Redefining prosperity

Consumerism is a relatively recent development, but one that has had a profound impact on popular culture and our sense of personal identity and well-being.

Does more stuff make us happier? Maybe, to a point, but research suggests that material wealth has its limits. A survey [1] conducted for the Center for a New American Dream in 2014 confirmed that the key to our happiness lies beyond simple materialism. While meeting basic needs is essential, other lifestyle components are just as important, including having personal freedom, achieving one’s potential, having enough free time and being in harmony with nature. Achieving affluence? Not so much.

What Americans think of the American dream results

These findings suggest a value set that is diverging from the consumer culture that exists today, so why are we so entrenched as consumers? The dominance of consumerism is a relatively recent development, but one that has had a profound impact on popular culture and our sense of personal identity and well-being.

Halina Brown discusses how America became a consumer society where mass acquisition and use of material goods is the dominant lifestyle, the centerpiece of social practices, leisure time and cultural rituals. How can we reduce the ecological impact of these lifestyles while fostering economic well-being? (16m40s)

But as Halina Brown points out, we don’t have to be stuck in a consumer culture:

“Another striking thing about this transformation is that it was a deliberate construct, not some historical inevitability. It was shaped by coordinated efforts of government (infrastructure, tax laws, other policies), organized labor (which single-mindedly pushed for higher wages, not, for example, for longer vacations) and the business community. If this is a construct, and if such a massive cultural transformation could happen so fast, then we should consider that a change beyond the consumerist lifestyle model and values is also possible and, in fact, achievable.”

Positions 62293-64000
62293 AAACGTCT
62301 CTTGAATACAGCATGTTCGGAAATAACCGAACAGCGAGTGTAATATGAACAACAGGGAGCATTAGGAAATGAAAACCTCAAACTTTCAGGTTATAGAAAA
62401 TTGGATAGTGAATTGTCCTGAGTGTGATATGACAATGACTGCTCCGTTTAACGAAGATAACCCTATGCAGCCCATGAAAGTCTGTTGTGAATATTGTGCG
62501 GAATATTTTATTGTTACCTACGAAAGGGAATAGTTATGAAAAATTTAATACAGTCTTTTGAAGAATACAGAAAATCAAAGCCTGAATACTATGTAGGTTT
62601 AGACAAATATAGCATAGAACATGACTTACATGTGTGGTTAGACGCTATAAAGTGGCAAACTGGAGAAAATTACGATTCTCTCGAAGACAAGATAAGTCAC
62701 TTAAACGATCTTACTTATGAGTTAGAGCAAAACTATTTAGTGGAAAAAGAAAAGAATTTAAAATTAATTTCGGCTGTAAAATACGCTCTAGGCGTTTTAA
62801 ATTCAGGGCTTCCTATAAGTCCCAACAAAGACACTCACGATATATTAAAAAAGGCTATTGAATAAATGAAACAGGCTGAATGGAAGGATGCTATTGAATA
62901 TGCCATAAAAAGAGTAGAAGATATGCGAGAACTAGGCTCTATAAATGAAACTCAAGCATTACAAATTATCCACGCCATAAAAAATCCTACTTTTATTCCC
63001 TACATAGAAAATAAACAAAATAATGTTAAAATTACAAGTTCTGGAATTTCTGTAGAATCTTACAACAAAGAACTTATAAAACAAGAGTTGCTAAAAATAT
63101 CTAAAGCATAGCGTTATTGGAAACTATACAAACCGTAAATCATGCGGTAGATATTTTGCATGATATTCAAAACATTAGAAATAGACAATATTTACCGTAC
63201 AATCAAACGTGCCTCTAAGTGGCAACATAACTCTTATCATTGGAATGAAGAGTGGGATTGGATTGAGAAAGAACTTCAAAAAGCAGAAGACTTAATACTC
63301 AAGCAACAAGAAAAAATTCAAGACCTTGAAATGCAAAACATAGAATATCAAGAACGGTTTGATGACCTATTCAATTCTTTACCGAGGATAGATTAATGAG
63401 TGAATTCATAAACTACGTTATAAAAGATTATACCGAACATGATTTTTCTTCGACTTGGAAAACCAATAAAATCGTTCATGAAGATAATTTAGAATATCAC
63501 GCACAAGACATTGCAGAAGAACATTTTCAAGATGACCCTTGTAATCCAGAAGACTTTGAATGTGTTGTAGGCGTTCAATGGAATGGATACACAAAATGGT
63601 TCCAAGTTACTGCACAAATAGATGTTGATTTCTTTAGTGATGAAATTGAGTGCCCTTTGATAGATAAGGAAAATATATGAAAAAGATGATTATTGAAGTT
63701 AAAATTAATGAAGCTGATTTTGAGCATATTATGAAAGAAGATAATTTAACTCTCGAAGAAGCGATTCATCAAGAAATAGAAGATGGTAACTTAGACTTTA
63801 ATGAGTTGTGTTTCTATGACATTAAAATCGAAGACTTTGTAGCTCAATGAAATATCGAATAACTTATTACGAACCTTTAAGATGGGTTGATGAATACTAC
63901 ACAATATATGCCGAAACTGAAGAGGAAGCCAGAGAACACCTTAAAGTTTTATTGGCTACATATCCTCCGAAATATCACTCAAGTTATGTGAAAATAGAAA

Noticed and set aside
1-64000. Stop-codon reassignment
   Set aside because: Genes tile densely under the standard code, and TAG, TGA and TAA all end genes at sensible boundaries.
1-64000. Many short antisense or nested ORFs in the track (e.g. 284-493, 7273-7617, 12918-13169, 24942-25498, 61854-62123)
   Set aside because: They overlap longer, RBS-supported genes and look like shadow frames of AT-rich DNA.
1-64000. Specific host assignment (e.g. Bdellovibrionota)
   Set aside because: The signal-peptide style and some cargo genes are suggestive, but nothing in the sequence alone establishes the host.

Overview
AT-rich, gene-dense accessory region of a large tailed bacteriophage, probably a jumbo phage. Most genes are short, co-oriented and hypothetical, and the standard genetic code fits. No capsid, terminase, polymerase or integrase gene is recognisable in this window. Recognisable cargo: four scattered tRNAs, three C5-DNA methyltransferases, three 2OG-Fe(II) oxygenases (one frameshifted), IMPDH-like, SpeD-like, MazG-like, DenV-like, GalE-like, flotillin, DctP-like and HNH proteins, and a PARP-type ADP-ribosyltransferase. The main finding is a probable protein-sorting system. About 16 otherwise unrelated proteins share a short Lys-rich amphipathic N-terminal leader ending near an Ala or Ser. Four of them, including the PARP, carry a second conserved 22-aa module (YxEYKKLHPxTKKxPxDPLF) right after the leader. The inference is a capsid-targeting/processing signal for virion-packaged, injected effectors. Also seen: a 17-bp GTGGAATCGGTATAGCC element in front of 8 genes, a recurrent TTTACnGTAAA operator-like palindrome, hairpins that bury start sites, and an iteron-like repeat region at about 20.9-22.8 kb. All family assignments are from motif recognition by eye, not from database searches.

The attitudes and behavior of the current Millennial generation suggest a real shift away from consumerism toward a different view of prosperity and well-being. This group has grown up during a period of recession, shrinking job prospects, climate change and other pressures. At the same time, they are supporting the rise of collaborative and reciprocal lifestyles, eschewing suburban, material-intensive living for more urban settings with shared public resources and opportunities for living within a smaller footprint. Halina Brown sees these shifts as,

...strengthening the sense of community and social trust, all essential for the sense of well-being. And the sheer size of this demographic group, and their social media-based interconnectedness, increases the probability that the incremental individual lifestyle changes may evolve into a shared collective consciousness and an emergence of a new framing of well-being, one that is radically different from that of the post-war generations.

A deep cultural shift of this nature will be necessary to bring about more sustainable consumption. These trends provide cities with an opportunity to leverage this new framing of well-being for change on a broader scale.

  1. New American Dream Poll. Center for a New American Dream, 2014.